Brent Carver lay in bed listening to the surf outside his open window. The rhythmic pounding pulse helped calm the ragged unsettled feeling that clawed inside him. Sometimes it even let him sleep. Not tonight.
He shifted restlessly, sweat damp on his skin. The west coast was getting a blistering-hot summer that had him thanking God he wasn’t stuck in that shithole prison, sweating it out with a few hundred of his least best friends. He sat up in bed and swiped irritably at his too long hair.
Gina had liked it long.
He’d spent the past year trying not to think about Gina, or her murder, and yet memories snuck past his guard all the time. Her smile, her giving nature, her unwavering dedication to his undeserving ass. When he’d broken things off with her, he’d hoped she’d finally move on. Find herself a man she could marry and have babies she could spoil. But things hadn’t worked out that way, and no one regretted it more than he did.
He whipped back the covers and padded naked to the open window that faced the Pacific. It took a moment for his heartbeat to stop hammering. A moment for the burn in his chest to ease. At nearly forty years old, he’d spent half his life in prison and would never get enough of breathing in the fresh clean air of freedom.
The dark water before him stretched like a smooth satin sheet all the way to the horizon. But the calm tranquility was an illusion that disguised deceptive currents and gigantic swells, cold depths and wicked storm surges.
That ocean called to him—it always had. This sliver of coast was what he’d missed locked up in his cell for so many years. Not peace. Not serenity. Not pissing in a private bathroom. Huge rollers crashing home. Elements clashing like titans in his backyard. The abandon. The wildness. The energy. Prison had squeezed the need for that energy into a tiny corner of his mind and tortured him with it in his dreams. When he’d gotten out, he’d spent two days just staring at the ocean. This was where he belonged. This was where he needed to be. And no one was ever going to take it from him again. Being caged, being imprisoned, had almost wiped him out of existence, and the worst thing was—it was his own damn fault. He’d taken a life and gotten what he deserved.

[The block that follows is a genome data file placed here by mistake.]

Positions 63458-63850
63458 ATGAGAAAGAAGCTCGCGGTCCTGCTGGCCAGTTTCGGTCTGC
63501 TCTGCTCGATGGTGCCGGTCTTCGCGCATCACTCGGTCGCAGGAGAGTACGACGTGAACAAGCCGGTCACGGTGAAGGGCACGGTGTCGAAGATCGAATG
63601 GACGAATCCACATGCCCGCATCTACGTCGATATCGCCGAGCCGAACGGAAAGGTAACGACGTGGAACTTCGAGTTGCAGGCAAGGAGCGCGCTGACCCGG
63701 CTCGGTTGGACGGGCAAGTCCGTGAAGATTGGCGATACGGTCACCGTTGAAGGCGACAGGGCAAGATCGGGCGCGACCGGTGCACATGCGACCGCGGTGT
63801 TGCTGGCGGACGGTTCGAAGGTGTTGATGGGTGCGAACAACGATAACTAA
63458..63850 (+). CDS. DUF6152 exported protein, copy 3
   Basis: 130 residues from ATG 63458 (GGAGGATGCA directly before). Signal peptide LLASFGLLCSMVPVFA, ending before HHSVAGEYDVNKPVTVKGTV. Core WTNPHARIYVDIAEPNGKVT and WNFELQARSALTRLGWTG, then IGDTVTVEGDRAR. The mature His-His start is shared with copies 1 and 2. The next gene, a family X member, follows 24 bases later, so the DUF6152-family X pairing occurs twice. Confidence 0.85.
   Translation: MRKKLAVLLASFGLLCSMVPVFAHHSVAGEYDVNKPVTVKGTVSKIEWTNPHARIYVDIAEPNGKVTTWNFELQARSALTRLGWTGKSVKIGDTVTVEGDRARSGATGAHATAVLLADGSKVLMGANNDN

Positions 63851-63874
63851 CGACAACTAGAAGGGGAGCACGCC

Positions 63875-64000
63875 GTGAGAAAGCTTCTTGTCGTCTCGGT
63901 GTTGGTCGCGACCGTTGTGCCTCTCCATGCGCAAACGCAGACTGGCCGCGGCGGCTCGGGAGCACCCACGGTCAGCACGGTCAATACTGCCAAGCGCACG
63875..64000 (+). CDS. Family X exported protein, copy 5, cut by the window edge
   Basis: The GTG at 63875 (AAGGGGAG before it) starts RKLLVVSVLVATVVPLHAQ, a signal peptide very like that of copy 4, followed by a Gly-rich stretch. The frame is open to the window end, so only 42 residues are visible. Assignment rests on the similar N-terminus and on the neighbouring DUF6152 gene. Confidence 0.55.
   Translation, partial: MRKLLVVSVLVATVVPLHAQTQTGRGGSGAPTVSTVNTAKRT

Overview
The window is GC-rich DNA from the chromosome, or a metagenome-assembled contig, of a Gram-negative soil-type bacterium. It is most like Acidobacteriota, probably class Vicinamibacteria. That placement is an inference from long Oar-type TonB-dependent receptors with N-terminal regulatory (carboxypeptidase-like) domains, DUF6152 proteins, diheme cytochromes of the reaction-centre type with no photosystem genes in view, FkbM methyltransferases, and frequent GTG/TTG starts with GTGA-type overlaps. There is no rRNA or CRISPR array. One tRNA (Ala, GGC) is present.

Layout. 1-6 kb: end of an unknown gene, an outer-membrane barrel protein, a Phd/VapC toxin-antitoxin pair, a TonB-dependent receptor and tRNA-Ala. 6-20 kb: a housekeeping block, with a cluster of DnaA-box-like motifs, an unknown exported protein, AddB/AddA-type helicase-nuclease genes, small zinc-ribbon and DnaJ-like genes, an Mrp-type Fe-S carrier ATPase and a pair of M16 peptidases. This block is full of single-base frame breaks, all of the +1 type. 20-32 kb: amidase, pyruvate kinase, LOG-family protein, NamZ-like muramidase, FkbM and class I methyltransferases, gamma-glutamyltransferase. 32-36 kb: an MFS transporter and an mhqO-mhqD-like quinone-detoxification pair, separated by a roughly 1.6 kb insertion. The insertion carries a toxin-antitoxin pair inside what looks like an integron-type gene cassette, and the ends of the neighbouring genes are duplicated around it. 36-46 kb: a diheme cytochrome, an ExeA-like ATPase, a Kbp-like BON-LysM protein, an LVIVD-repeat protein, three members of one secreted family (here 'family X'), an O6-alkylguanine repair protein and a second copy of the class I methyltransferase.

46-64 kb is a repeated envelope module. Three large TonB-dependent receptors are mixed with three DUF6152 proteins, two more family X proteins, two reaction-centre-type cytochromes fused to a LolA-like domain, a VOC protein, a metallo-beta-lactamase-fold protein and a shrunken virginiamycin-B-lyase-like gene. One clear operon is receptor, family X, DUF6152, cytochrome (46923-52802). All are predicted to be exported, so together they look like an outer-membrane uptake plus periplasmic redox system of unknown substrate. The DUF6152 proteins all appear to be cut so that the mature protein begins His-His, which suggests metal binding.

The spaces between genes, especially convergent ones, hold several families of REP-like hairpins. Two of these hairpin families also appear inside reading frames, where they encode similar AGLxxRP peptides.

He’d been out four years now, but the smells, the memories, the sense of watching his back, was ingrained, tattooed on his brain like most cons wore ink. He’d found his salvation in a talent for painting, enough of a talent that he could afford a kick-ass mansion anywhere in the world. But he’d returned here, to the small remote strip of land on the western edge of Vancouver Island. The scene of the crime and the only home he’d ever known.